The governing United Russia party looks set to consolidate its dominance over Russia’s lower house after a parliamentary election on Sunday.
With a quarter of the ballots counted, the party backed by President Putin has a commanding lead, with over 50 percent of the vote.
The results so far give United Russia an even more substantial margin than two exit polls had suggested. Published around an hour after the end of voting, they gave the party just under 50 percent of the vote. However, the signs are that turnout is much lower than in the last election five years ago, suggesting a certain amount of voter apathy, with many people struggling to get by amid a poorly performing economy.
The early results put the nationalist Liberal Democrats (LPDR) in second place, just ahead of the Communists who slip into third. Both scored under 20 percent of the vote. In fourth place is Fair Russia with well under 10 percent of the vote.
These are the same four parties represented in the parliament at the last election. The polls suggest that liberal opposition parties have failed to pass the five percent threshold needed to be represented via party lists in the Duma, although there is a possibility they may qualify via individual constituencies.
President Putin has proclaimed victory for the United Russia party. He visited campaign workers with Prime Minister Dmitry Medvedev.
Voting got underway at 2000 GMT on the Chukotka Peninsula opposite Alaska and wrapped up in Kaliningrad, Russia’s most westerly point.
The polls closed at 1800 GMT on Sunday. An hour beforehand national turnout was estimated to be less than 40 percent. Some cases of irregularities have been reported.
President Vladimir Putin cast his vote in Moscow, at a polling station set up in Russia’s Academy of Science.
An estimated 110 million people are registered to vote across Russia’s eleven time zones.
The vote is being closely watched to see how many turn out to vote.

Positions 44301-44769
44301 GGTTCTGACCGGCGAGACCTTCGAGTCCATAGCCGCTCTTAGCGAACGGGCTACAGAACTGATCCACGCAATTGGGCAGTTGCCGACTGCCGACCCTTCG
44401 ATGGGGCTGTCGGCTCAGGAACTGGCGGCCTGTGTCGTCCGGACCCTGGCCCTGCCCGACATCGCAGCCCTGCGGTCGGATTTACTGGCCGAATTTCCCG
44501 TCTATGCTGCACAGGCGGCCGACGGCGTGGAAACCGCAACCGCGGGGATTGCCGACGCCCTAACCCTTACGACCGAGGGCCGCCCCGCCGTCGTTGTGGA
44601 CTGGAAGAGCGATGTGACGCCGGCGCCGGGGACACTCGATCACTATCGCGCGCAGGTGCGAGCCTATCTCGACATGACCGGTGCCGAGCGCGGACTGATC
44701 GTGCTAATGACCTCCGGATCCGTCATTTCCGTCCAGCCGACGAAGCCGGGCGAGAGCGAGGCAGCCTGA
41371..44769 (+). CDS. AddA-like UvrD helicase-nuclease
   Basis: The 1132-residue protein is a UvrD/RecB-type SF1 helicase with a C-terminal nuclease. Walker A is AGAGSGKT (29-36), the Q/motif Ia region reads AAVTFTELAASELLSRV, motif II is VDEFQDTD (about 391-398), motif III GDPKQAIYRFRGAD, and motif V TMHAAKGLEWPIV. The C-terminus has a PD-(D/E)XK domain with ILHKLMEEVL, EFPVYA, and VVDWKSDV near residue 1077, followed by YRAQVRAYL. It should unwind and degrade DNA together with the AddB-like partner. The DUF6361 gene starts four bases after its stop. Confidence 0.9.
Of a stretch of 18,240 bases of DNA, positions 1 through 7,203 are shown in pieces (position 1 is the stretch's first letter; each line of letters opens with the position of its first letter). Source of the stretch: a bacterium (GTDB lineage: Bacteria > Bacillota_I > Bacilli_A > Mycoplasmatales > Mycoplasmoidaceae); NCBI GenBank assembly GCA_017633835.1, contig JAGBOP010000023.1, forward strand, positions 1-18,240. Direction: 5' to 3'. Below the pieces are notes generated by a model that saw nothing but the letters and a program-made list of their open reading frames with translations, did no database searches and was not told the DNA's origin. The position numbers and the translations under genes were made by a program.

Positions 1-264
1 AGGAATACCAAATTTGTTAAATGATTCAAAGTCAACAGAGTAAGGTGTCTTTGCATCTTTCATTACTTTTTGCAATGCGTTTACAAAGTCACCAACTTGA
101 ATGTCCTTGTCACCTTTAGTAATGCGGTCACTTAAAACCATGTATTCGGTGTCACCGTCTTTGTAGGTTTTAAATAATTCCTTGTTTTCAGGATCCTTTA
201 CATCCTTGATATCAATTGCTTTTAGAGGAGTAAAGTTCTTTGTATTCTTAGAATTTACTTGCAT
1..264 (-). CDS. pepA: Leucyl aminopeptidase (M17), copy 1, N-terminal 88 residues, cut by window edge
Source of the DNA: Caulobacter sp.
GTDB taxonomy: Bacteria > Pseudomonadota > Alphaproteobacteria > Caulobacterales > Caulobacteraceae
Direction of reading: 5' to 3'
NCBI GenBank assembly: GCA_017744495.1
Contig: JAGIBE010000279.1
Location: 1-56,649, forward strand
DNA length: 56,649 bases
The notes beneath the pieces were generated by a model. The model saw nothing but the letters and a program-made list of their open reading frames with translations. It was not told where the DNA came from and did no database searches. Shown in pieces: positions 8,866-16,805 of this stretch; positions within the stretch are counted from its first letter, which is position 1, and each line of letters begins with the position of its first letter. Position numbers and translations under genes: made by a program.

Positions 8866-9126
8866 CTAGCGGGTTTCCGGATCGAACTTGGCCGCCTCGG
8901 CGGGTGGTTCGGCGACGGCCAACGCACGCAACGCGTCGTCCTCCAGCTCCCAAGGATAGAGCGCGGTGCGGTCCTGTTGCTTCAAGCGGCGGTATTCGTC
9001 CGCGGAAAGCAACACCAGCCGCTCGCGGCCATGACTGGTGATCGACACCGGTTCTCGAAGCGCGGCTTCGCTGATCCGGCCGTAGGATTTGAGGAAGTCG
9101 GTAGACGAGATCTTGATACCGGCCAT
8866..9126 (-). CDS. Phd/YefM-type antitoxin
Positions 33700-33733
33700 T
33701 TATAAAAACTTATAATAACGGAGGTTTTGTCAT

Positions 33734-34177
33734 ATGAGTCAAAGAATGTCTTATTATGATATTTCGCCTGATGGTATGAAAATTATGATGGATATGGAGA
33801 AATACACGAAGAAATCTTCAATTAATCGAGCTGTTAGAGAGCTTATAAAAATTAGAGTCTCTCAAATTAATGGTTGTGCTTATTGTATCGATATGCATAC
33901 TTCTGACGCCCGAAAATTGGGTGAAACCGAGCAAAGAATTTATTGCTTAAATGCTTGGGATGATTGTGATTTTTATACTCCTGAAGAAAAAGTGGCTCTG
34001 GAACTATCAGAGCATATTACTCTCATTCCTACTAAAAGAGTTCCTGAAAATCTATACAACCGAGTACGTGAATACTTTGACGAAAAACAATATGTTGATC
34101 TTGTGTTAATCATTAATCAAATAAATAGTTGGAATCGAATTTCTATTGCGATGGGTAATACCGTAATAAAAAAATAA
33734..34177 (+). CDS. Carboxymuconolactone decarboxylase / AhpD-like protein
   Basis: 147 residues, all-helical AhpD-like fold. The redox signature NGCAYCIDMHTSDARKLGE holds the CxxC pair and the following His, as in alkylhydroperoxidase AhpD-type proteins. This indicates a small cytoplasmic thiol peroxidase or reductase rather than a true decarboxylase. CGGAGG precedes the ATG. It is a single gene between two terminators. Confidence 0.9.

There is some evidence that apathy has been widespread. The TASS news agency reported that turnout at 19.00 Moscow time was estimated to be just under 40 percent.
Two exit polls were published around an hour after polls closed. A survey by state monitor VTSIOM put United Russia on 44.7 percent, well ahead of the next party the nationalist Liberal Democrats (LDPR) on 15.3 percent and the Communists on 14.9 percent. A separate exit survey by Public Opinion Fund gave United Russia 49.4 percent, with the Communists on 16.3 percent and LDPR on 14.3 percent.
United Russia holds 238 of the 450 seats in the Duma.
The party also dominates the more than 80 regional parliaments.
It draws on the support of the other three parties in the federal Duma.
It also benefits from its association with 63-year-old Putin, who has a personal approval rate of around 80 percent after 17 years in power as either president or prime minister.
Other parties are hoping to clinch at least two dozen seats.
The pro-Kremlin Russian Liberal Democratic Party, led by Vladimir Zhirinovsky has 56 seats in the lower house.
Gennady Zhyuganov is the leader of Russia’s pro-Kremlin Communist Party. The party is polling second to United Russia.
Former Prime Minister Mikhail Kasyanov’s People’s Freedom Party is also in contention, along with Yabloko led by Grigory Yavlinsky.
The opposition hopes it can win at least two dozen seats.
Polls suggest they are facing an uphill battle to do so.
The election for the Duma is being seen as a dry run for President Vladimir Putin’s expected presidential campaign in 2018.
Analysts say it is likely to show support for Putin is holding up, despite sanctions and a profound economic slowdown.
Putin has said it is too early to say if he will go for what would be a fourth presidential term in 2018.
If he did, and won, he would be in power until 2024, longer than Soviet leader Leonid Brezhnev.
Sunday’s vote is also being seen as a measure of how well the Kremlin can oversee trouble-free elections.
It will be the first parliamentary vote since 2011, when allegations of ballot-rigging sparked big protests against Putin in the capital.
Anxious to avoid a repeat of 2011’s street protests, Kremlin officials have tried to assure Russians that the vote will be the cleanest yet in the country’s modern history.